Yahoo is developing technology to help publishers personalize their websites, in much the same way that it helps them to populate their sites with ads, Yahoo CEO Carol Bartz said on Tuesday.
"We're looking at helping people manage their content," Bartz said at the Web 2.0 Summit in San Francisco, during a keynote appearance in which she was interviewed on stage by conference co-chairman John Battelle.
When Battelle asked her if the content management service she was describing existed as a product already, she answered that it doesn't. Once it's ready, Yahoo will be able to help Web publishers with both ads and content, she said.
The "content optimization" tool would focus on helping publishers personalize their content offerings and target it better for their site visitors, a process that requires automation, algorithms and data crunching at a scale that can't be done manually, she said.
For example, Yahoo serves up 6 million variations of its home page every day, varying the content it displays and the placement of items, based on what it determines will be the best experience for different users, she said.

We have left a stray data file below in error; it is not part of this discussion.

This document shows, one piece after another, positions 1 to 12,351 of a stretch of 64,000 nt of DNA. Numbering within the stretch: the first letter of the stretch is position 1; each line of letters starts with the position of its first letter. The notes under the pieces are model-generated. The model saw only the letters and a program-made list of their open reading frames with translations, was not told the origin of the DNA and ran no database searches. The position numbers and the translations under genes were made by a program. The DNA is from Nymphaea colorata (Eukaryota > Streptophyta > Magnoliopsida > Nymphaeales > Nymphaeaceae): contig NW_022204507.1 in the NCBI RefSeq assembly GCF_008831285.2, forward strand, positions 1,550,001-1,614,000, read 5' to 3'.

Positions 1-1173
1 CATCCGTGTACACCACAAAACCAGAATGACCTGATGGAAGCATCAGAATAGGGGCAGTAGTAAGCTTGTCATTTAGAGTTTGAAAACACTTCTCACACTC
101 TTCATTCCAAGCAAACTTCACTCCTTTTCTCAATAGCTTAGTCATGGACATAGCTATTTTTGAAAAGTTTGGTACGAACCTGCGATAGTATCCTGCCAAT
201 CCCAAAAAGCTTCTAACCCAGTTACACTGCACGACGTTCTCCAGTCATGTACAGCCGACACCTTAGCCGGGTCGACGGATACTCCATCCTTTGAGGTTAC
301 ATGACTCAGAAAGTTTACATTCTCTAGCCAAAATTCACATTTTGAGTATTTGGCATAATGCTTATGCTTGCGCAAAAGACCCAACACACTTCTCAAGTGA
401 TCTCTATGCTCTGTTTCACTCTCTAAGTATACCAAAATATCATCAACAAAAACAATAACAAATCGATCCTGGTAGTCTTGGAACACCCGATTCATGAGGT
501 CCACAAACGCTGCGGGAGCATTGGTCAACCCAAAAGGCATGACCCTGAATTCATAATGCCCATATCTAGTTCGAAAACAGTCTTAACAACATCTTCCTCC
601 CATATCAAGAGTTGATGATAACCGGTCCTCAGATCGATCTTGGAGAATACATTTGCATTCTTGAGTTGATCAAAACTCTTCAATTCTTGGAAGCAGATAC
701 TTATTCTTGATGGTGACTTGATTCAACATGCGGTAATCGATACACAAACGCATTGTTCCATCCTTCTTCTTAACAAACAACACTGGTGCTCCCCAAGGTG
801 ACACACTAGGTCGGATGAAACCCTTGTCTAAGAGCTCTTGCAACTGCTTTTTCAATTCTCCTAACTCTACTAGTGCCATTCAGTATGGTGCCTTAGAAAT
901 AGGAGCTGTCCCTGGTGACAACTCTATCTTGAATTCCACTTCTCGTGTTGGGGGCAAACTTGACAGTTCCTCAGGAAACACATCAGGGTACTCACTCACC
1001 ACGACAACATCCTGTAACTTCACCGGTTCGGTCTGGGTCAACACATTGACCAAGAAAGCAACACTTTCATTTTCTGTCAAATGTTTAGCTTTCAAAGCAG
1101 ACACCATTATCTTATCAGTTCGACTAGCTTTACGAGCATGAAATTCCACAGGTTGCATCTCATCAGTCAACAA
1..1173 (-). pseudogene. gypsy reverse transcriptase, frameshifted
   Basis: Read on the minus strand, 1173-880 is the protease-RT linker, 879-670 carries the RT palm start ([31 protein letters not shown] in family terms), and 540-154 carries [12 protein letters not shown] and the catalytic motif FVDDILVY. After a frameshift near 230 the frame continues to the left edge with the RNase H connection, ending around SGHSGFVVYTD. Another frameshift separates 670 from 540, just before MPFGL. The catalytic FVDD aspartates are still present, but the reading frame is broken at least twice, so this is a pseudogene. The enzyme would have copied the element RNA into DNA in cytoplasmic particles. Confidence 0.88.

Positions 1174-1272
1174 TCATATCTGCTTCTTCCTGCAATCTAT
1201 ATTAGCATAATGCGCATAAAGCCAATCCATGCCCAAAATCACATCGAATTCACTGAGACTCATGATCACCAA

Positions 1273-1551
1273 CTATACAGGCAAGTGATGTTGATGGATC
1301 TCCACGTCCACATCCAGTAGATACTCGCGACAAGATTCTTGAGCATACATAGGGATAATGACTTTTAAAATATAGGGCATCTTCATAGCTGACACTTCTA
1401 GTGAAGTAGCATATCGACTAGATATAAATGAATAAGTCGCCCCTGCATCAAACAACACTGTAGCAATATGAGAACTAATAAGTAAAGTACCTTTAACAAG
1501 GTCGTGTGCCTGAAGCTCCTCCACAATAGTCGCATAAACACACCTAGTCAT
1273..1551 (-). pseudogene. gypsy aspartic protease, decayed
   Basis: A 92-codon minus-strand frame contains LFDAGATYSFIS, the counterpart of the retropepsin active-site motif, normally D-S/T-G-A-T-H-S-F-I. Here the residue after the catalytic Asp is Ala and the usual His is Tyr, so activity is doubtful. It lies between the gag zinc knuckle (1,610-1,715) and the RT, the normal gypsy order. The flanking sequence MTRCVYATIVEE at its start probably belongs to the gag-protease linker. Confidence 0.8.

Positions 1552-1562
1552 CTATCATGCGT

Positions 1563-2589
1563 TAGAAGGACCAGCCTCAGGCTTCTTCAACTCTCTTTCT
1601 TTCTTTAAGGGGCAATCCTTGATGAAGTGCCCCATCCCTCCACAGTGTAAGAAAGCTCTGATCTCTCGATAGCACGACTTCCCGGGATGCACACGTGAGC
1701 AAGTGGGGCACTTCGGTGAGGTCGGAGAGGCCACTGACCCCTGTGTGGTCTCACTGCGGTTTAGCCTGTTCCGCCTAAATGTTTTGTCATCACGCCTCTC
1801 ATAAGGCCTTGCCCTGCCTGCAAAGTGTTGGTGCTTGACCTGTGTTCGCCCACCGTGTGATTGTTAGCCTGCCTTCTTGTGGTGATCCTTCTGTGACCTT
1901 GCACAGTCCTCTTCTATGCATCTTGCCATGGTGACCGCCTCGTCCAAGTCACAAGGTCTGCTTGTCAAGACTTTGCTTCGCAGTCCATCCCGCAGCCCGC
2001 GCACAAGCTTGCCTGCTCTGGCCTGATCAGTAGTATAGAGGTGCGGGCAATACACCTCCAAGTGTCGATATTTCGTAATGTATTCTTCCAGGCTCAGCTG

Part of that knowledge comes from what Yahoo knows about signed-in users, from machine-learning insights and, also, from human-driven editorial decisions, Bartz said.
To be a successful content provider, Web publishers need to strive for "intense personalization," and one thing that hurt Yahoo was that it kept its content pages "static too long," she said.
Earlier on Tuesday, Yahoo announced new and enhanced local search and social media tools and features, including broader integration with Twitter and Zynga, a new beta version of Yahoo Messenger with more social-networking capabilities and local search improvements.
Yahoo also announced a program called Local Offers, in which Yahoo will aggregate offers, coupons and special deals from local merchants through partners including Groupon, LivingSocial, DealOn, Zozi, Tippr, Coupons.com and Valpak.